It may be almost as messy as the trucks heading back from the Yacht Club, but movies like this are a gateway into the nooks and crannies of our country and serve as a sociological time capsule of this time and place.
We’ve seen it before: would-be burglars get more than they bargained for when they decide to break into the wrong house. As clichéd an idea as it may be, it still manages to be one that is rife with opportunity, and Julius
Reminiscent of a Kung Fu version of Uncle Drew and even the recent Cobra Kai TV series, Quoc Bao Tran’s feature debut, The Paper Tigers, concerns the lives of three former Kung Fu prodigies who must overcome their past conflicts and now-middle-aged
Playing out like some kind of perverted fantasy rather than a deep rumination on obsession and addiction, Ben Hozie’s PVT Chat may mean well, but its misguided finale sets the wrong tone on a subject that’s becoming more relevant as more sex
Continuing the long-standing trend of Japanese manga adaptations that center on a high school that specializes in some specific subject, Kakegurui is a high-energy farce about a posh private academy that’s composed of spoiled rich kids obsessed with gambling.
Back in 2000, as part of a promotion for his latest film, Ready to Rumble, actor David Arquette did a collaboration with the WCW and ended up winning the World Heavyweight Championship. This was a controversial stunt that drew savage ire from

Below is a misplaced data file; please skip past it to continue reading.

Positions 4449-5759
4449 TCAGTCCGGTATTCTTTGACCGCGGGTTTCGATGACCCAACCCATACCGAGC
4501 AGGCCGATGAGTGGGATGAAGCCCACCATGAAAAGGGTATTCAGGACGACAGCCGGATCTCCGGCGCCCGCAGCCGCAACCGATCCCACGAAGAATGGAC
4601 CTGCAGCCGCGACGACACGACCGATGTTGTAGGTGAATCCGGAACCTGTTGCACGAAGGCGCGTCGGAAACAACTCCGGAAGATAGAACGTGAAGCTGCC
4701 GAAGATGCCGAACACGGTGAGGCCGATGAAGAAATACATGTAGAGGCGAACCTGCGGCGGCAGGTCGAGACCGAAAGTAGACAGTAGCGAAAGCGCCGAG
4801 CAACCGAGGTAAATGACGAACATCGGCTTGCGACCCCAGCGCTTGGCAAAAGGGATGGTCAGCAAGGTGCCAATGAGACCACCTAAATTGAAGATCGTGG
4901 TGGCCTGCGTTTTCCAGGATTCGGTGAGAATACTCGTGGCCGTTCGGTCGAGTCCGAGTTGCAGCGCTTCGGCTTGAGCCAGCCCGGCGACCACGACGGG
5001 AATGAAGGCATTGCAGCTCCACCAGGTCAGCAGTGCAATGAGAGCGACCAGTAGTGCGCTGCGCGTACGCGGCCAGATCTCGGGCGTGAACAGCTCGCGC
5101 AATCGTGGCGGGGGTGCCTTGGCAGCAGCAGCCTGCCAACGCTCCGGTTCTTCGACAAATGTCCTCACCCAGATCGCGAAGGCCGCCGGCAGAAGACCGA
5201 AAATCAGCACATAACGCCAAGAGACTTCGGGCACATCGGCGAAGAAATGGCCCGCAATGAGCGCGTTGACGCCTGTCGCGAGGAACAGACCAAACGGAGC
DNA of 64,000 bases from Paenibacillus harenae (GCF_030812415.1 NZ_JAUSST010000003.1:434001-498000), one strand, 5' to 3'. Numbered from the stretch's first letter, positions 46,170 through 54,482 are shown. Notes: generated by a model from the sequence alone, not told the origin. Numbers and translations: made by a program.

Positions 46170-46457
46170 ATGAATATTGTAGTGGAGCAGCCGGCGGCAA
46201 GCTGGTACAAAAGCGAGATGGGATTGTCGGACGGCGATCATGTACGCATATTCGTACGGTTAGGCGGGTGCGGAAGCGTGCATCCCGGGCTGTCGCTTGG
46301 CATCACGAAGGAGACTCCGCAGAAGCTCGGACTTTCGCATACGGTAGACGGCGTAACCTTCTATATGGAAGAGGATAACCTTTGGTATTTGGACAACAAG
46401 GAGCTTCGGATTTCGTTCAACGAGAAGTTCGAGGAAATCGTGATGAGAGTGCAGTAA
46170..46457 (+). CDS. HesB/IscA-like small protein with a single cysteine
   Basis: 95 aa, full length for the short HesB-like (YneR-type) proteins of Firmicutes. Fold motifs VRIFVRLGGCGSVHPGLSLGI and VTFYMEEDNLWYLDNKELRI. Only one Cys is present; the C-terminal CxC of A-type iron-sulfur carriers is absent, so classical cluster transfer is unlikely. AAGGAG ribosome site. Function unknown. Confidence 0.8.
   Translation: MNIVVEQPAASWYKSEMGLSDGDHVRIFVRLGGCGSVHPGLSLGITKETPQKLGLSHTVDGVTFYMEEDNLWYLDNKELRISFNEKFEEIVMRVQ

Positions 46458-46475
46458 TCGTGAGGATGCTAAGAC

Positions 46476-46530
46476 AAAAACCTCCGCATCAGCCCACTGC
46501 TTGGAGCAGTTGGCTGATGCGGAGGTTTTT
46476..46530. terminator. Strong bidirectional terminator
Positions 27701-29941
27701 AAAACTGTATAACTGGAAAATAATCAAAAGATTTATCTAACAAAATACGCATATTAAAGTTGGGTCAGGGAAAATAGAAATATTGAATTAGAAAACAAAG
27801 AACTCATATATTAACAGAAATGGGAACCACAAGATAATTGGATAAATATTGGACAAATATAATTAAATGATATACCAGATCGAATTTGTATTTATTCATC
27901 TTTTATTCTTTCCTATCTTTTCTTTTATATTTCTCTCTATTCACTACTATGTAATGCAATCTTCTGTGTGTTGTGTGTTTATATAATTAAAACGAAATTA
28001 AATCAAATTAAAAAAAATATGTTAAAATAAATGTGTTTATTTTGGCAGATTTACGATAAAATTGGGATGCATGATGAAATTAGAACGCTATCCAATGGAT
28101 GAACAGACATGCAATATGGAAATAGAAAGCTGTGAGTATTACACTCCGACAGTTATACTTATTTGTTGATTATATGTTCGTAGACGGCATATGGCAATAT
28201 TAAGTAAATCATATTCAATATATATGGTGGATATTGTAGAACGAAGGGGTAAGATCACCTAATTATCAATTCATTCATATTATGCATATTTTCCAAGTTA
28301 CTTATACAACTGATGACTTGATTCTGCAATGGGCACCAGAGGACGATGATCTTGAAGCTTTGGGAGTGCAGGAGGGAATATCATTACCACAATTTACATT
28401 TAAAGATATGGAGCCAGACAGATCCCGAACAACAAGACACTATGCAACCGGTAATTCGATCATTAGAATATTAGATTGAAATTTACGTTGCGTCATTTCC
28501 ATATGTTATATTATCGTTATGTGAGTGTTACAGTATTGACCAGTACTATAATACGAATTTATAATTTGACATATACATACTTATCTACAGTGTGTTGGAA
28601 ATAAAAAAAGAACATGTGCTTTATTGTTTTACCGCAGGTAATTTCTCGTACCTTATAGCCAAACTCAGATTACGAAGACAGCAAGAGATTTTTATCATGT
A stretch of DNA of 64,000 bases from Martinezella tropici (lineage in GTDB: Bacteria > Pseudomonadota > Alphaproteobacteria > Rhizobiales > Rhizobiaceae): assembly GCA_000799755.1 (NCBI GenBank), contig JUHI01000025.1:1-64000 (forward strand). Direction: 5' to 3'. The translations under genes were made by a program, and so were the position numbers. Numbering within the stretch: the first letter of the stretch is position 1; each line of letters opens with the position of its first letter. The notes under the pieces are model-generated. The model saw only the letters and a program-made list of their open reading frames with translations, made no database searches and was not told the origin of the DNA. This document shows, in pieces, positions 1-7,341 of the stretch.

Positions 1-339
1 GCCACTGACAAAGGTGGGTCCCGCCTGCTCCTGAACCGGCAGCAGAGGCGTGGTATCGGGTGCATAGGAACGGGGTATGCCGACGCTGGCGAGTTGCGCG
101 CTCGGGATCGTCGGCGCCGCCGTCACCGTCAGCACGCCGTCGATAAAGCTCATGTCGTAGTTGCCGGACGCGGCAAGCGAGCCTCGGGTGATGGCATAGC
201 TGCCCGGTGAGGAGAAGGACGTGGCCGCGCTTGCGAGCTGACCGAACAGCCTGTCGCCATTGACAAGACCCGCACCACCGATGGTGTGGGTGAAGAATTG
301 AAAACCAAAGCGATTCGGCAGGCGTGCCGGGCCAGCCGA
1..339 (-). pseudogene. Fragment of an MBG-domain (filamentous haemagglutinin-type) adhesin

Even the most ardent fans of Marshall’s work will have a hard time finding something to grasp onto with this one, which feels more like a vanity project for his girlfriend than the work of a unique and talented director.
The erotic thriller boom of the ’80s and ’90s seems like a perfect match for the often subversive Paul Schrader, and in 1990, he dove head first into the genre with The Comfort of Strangers. Adapted from Ian McEwan’s novel by famed
I love the idea of blending the Western and horror genres, but it’s not something we’ve seen too much in the past. I loved 2015’s Bone Tomahawk; and then there was 1999’s cannibal movie, Ravenous, which was pretty great too; and there
Four years after making his live-action debut with Train to Busan, director Yeon Sang-ho has returned to a zombie-infested South Korea with the much-anticipated followup, Peninsula. Bigger, louder and filled with more energy, Peninsula checks all the right boxes for a sequel,